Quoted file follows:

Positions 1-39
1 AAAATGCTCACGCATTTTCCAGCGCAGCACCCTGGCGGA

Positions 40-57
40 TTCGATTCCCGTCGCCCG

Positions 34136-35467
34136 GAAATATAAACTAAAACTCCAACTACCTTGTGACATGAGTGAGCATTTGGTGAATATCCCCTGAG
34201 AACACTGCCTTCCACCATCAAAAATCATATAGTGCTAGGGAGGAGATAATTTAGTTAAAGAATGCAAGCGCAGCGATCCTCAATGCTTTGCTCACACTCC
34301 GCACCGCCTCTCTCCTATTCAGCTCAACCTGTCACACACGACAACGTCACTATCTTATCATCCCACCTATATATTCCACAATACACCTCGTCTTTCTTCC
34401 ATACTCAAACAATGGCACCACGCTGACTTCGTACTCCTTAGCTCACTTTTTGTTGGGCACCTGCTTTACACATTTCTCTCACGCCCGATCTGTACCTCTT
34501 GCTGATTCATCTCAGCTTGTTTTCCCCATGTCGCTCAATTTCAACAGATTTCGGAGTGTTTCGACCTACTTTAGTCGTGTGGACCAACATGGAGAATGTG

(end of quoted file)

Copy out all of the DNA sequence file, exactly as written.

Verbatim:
Positions 1-39
1 AAAATGCTCACGCATTTTCCAGCGCAGCACCCTGGCGGA

Positions 40-57
40 TTCGATTCCCGTCGCCCG

Positions 34136-35467
34136 GAAATATAAACTAAAACTCCAACTACCTTGTGACATGAGTGAGCATTTGGTGAATATCCCCTGAG
34201 AACACTGCCTTCCACCATCAAAAATCATATAGTGCTAGGGAGGAGATAATTTAGTTAAAGAATGCAAGCGCAGCGATCCTCAATGCTTTGCTCACACTCC
34301 GCACCGCCTCTCTCCTATTCAGCTCAACCTGTCACACACGACAACGTCACTATCTTATCATCCCACCTATATATTCCACAATACACCTCGTCTTTCTTCC
34401 ATACTCAAACAATGGCACCACGCTGACTTCGTACTCCTTAGCTCACTTTTTGTTGGGCACCTGCTTTACACATTTCTCTCACGCCCGATCTGTACCTCTT
34501 GCTGATTCATCTCAGCTTGTTTTCCCCATGTCGCTCAATTTCAACAGATTTCGGAGTGTTTCGACCTACTTTAGTCGTGTGGACCAACATGGAGAATGTG